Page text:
At Common Stream, we believe that people are divided by race, class, gender, sexual orientation, age, and culture because of an unfair distribution of power and resources. This inequity harms all people and is destroying the environment for all species. We support building a progressive movement in the United States in order to realize a vision of justice, ecological integrity, and equality.
Common Stream makes grants within the following thematic areas:
Ecological Sustainability: The future of our planet as a habitable place for humans and other life forms depends on interdependent natural systems. We have chosen to fund in two discrete areas: in the first, we help to protect and sustain the health of critical eco-systems; in the second, our grantees challenge environmentally destructive forces and work to build sustainable, healthy communities for all species.
- Defense of Wild Areas: We focus on supporting forest and water resources protection and wilderness preservation as part of a broader effort to sustain natural eco-systems. Our grantees work to prevent logging in national forests and resource extraction in wilderness areas; to preserve critical wildlife habitat; to change the unsustainable practices of timber companies through market pressure; and to permanently protect wild places through state or federal designation, conservation easements and selective land purchase.
- Environmental Justice: We fund organizing that combats environmental racism and classism in order to foster healthy and sustainable communities. Our grantees work in low-income communities to rid them of toxics, to resist the further targeting of their communities by military and industrial polluters, and to improve public transit, air quality, and green space. In Appalachia, we partner with community groups leading the resistance to mountaintop removal mining and pushing for investments in renewable energy and other cleaner economic alternatives. In Native America, we support grassroots groups that are defending ancestral lands against the ravages of energy and mining corporations and promoting alternative paths to economic self-sufficiency for tribal communities, including renewable energy and sustainable use of land, water and other natural resources in keeping with traditional lifeways. We also support groups that are working to protect the health, safety and human rights of farmworkers, who endure daily exposure to harmful chemicals as well as poverty, exploitation, and discrimination.
Organizing Among Marginalized Groups: Our societyâ€™s exploitative economic system benefits the few at the expense of the many. Because of historic and ongoing discriminationâ€”based on factors like race, ethnicity, social class, gender, age, sexual identity, and physical abilityâ€”many people are pushed to the economic and social margins. We fund groups that are organizing to advance the rights and interests of their marginalized constituents but also see themselves as active participants in a broader movement for progressive change. Our grantees are rooted primarily in low-income communities, communities of color, and Indigenous communities.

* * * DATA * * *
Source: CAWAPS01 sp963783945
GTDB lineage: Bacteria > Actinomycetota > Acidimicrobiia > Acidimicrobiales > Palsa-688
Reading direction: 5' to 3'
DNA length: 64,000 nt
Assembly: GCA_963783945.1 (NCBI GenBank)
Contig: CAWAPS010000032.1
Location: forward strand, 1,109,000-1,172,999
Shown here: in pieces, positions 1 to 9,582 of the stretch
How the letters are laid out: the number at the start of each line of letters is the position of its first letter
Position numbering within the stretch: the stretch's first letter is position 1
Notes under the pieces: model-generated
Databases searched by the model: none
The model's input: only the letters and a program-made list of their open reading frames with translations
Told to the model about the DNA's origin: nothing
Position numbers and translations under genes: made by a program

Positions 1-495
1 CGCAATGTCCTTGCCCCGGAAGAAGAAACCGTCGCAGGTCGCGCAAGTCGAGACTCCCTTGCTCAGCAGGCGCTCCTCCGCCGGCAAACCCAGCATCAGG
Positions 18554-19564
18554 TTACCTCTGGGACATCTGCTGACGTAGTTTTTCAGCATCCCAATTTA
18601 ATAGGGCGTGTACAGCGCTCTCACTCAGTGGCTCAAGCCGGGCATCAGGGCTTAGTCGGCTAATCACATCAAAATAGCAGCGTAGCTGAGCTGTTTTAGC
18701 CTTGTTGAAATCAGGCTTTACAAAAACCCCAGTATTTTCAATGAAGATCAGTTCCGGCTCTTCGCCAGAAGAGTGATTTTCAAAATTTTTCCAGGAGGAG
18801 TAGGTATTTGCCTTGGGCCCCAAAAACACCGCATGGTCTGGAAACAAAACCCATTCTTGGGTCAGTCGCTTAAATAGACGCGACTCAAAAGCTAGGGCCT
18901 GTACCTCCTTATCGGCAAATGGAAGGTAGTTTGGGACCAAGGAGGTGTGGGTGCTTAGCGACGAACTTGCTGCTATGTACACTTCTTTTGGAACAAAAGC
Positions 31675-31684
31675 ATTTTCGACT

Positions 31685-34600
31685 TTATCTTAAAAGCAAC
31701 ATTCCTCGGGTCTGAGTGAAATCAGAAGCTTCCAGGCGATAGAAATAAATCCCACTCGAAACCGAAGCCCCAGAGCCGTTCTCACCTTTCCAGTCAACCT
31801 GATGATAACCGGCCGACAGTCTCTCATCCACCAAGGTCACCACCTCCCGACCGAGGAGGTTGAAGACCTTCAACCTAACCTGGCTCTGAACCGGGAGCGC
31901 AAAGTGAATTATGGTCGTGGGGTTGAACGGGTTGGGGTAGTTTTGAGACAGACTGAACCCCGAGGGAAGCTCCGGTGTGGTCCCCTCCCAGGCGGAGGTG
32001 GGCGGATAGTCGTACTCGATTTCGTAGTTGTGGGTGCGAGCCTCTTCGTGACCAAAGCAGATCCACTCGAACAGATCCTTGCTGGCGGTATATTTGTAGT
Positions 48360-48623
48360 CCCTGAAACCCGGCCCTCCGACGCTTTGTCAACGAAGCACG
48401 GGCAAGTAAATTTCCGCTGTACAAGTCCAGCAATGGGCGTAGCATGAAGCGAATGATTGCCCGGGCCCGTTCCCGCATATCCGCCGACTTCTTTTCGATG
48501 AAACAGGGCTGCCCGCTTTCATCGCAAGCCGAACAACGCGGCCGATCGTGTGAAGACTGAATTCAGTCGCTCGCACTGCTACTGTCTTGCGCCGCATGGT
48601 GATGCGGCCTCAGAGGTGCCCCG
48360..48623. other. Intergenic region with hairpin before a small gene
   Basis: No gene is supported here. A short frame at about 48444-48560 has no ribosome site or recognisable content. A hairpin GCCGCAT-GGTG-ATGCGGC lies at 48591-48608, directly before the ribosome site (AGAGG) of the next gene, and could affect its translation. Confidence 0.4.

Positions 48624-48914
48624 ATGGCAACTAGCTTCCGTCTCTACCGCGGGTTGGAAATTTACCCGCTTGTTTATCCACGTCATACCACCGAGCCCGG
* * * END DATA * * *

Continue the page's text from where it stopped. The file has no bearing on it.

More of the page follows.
- Economic Justice: We fund a wide range of community-based groups and networks that are organizing to build power and to contribute to local and systemic change. Our grantees, both urban and rural, include: tenant groups campaigning to keep their homes and keep them affordable; neighborhood organizations working to revitalize areas blighted by economic disinvestment and government neglect; immigrant and refugee organizations helping to ease transitions for new arrivals, organize to affirm their rights, and campaign for just immigration reform; Indigenous groups working to protect and sustain their cultures, for example, by reinstating traditional practices of organic agriculture; and womenâ€™s and senior citizen groups organizing for better social services, housing, and health care. We also fund community/labor coalitions that use their collective power to strengthen specific campaigns for justice and to win far-reaching policy reforms.
- Youth Organizing: Our emphasis is on supporting youth-led or youth-directed groups that organize around the priorities of young people in their communities. Our grantees include groups campaigning to: improve their schools and work against privatization; curb pollution and create more local green space; make neighborhoods safer; combat global warming; improve workplace safety for teens; secure more youth recreation programs and jobs; and win juvenile justice reform. Some of our grantees use hip-hop, street theatre and other forms of cultural expression to educate and mobilize young people. All of them challenge the pressures of poverty and racism that occur in the form of military recruitment and the prison/industrial complex.
- Lesbian/Gay/Bisexual/Transgender Rights: Our funding supports leadership development and organizing work that, for example: improves the safety of LGBT youth in their schools and communities; promotes economic justice in a context of sexual and gender liberation; links with other groups in anti-war/counter recruitment campaigns; and uses theatre as a self-empowerment and community education tool.
Special Initiatives/Discretionary: Occasionally, we provide grants in response to a particular need, crisis or historic opportunity. For example, we contributed to community relief and mobilization efforts and eco-system restoration in the wake of Hurricanes Katrina and Rita. We have also funded anti-war organizing, civil liberties campaigns, and voter empowerment work.